- Medical cannabis can decrease nausea and vomiting associated with cachexia.
- Medicinal marijuana can stimulate the appetite, which is essential for ensuring the patients absorb the appropriate amounts of nutrients from food. Eating also helps reduce the extremity of weight loss in cachexia patients.
- Medical marijuana patients can use cannabis to reduce chronic pain and inflammation.
The inflammatory process occurs when the human body is exposed to a harmful stimulus. It happens as a means to restore homeostasis within the body. Although effective, anti-inflammatory drugs (NSAIDs) have a range of adverse effects, especially in long-term use. Recent research suggests that herbal medicines, including cannabinoids, are becoming well-known as potential anti-inflammatory drugs.
In a recent review published in 2021 called “The Effects of Cannabinoids on Pro- and Anti-Inflammatory Cytokines: A Systematic Review of In Vivo Studies,” researchers found that when cannabidiol (CBD), cannabigerol (CBG), or CBD was combined with delta-9-tetrahydrocannabinol (THC), a reduction in the levels of at least one inflammatory cytokine was observed, and some improvements in disease or disability were observed.
In 1999, Marijuana and Medicine: Assessing the Science Base states, “The profile of cannabinoid effects suggests that they are helpful for treating wasting syndrome in HIV/AIDS patients. Although some medications are effective for these issues, they are not equally effective in all patients with:
- appetite loss
- chronic pain
A 2018 study of oral dronabinol in HIV/AIDs patients managing severe weight loss revealed a positive effect on weight gain among cancer patients. Dronabinol was also associated with improved taste, smell, and food enjoyment among patients.
Delta-9 THC can potentially promote weight gain in patients, as well as reducing nausea and vomiting associated with chemotherapy. A few, studies have been conducted with delta 9-THC to determine the drug’s capacity to ease low appetite and wasting in those with cancer, cachexia, or HIV.
One of the earlier medical trials in 1976, found that oral delta-9-THC doses of up to fifteen milligrams stimulated appetite and produced significant weight gain in advanced cancer patients.
Best Medicinal Strains for Cachexia patients
There are various cannabis strains available to purchase in legal states. Speaking with your medical provider and an experienced budtender is the best way to find your match.
Marijuana is an effective appetite stimulant, as mentioned previously. Additionally, it helps to treat vomiting, nausea, anxiety, depression, and general symptoms of wasting syndrome.
To choose the right strain for your treatment, you’ll want to understand your symptoms and how medical marijuana can help. Each type of marijuana (indica, sativa, hybrid) can treat specific symptoms. Below, we provide a few strains that are reported to significantly help patients who are diagnosed with wasting syndrome.
Blue Dream is a Sativa strain with over twenty-two percent THC and two percent CBD. It provides a balanced, euphoric high that will make you feel creative and hungry. It’s an excellent strain for promoting appetite in those that aren’t motivated to eat.
Girl Scout Cookies is an Indica dominant hybrid in the Bay Area of California. It has 19 percent THC, and one percent CBD and its parent strains are OG Kush and Durban Poison. The flavors are sweet and minty with an aroma of vanilla, just like a thin mint. GSC has an average of ten weeks of flowering time indoors and will put you in the mood to eat. This cake strain is used to treat muscle spasms, nausea, appetite loss, and depression.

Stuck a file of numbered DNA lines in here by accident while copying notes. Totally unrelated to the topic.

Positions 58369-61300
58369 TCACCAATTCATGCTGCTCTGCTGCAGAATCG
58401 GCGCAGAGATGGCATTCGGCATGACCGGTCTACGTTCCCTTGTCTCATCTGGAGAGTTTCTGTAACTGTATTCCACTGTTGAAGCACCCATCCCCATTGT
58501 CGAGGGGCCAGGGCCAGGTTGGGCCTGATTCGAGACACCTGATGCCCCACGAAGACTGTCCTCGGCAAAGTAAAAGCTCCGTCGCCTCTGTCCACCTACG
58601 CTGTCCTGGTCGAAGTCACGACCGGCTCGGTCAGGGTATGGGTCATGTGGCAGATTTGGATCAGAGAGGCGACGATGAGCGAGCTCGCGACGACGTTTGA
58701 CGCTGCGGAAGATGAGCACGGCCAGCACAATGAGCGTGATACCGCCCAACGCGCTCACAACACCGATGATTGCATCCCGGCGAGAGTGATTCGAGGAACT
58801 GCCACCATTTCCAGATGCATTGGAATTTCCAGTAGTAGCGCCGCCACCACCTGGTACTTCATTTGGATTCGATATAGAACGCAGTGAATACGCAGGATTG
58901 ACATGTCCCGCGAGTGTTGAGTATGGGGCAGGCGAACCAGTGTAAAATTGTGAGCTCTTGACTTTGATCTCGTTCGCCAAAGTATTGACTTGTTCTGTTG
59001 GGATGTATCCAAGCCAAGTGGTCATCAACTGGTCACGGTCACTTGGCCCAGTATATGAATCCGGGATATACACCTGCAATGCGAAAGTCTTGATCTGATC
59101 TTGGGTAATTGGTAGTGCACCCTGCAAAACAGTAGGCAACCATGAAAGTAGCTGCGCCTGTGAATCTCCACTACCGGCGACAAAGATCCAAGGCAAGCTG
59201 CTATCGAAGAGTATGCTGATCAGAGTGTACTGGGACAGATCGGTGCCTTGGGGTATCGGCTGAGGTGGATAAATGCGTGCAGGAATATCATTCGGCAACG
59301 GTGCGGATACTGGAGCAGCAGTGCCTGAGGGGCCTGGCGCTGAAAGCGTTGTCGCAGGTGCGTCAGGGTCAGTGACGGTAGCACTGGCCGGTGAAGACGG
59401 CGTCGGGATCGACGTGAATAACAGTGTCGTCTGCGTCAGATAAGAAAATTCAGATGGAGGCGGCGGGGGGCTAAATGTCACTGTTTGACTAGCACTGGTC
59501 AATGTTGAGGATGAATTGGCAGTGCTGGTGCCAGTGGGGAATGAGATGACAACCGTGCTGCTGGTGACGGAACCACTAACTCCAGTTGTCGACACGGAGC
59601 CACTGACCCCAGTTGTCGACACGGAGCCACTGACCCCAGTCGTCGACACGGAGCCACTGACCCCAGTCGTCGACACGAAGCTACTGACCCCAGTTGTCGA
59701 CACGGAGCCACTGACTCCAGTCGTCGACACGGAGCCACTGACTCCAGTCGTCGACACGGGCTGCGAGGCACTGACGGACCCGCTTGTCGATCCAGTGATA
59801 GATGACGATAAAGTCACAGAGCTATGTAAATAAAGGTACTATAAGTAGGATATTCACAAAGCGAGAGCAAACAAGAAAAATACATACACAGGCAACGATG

Purple Punch originated in Southern California and is a cross between Larry OG and Granddaddy Purple. It has 18 percent THC and zero percent CBD content. This strain boasts a tart grape flavor that smells of berries.
The Purple Punch strain is typically used to treat nausea, insomnia, stress, and body aches. Purple Punch provides a feeling of euphoria at first, then leaves you relaxed and with an appetite for flavorful food.
Ringo’s Gift is a high CBD strain with an average CBD-to-THC ratio of 13:1; strains as high as 20:1 have been cultivated. Because of the high CBD, the THC interacts differently and enhances medicinal properties. Users boast relief for stress and anxiety, its sedative effects, and full-body relaxation.
Trainwreck originated in Northern California and has 17 percent THC and 1 percent CBD. It’s a cross between Thai and Mexican Sativa with unknown Indica. It has lemon and pine flavor, aroma profiles, and a shorter outdoor flowering period than many Sativas. This strain can treat anxiety, arthritis, PTSD, fatigue, and ADHD. The euphoric and cerebral effects encourage creativity and boost energy with significant anti-inflammatory effects.
OG Kush originated on the West Coast and was first grown in Florida. It is a balanced hybrid strain with 18 percent THC and zero CBD content and crosses Chemdawg, Lemon Thai, and the Hindu Kush. The flavor is sweet citrus, while the aroma of OG Kush is piney with a strong diesel smell. OG Kush is used to help treat stress, depression, anxiety, nausea, and appetite loss.
Top ways to Consume Marijuana for Wasting Syndrome
Smoking is one of the most common ways to use medical marijuana. However, some people have conditions that prevent smoking, and some patients prefer other consumption methods.
Below are some of the alternative ways an MMJ patient can consume medicinal cannabis:
- Juicing. Blend raw, fresh cannabis leaves and combine them with juices.
- Sprays. There are cannabis sprays available in various flavors. They are also convenient, discreet, and easy to use.
- Suppositories. Medical cannabis can be easily made into suppository form. Several suppository-making kits available online and in health stores can use marijuana powder.
- Vaping. Vaping provides quick, effective relief without all the toxic components of smoking flower.
- Tinctures. Tinctures are alcohol-based extracts that can conveniently be placed in food or beverages.
- Edibles. Edibles can be store-bought or homemade. You can also purchase cannabis-infused candies that offer fast relief if you have difficulty eating.
While medical marijuana may not be mainstream enough to be the leading treatment for wasting syndrome, it has increased in popularity among MMJ patients in recent years due to promising research. Due to the anti-inflammatory and appetite-stimulating effects of cannabis, we recommend discussing MMJ as a treatment option with your medical provider if other treatments and medications aren’t working properly. Visit Leafy DOC to apply for an MMJ card and chat with a health coach today.
Last Updated: July 25, 2023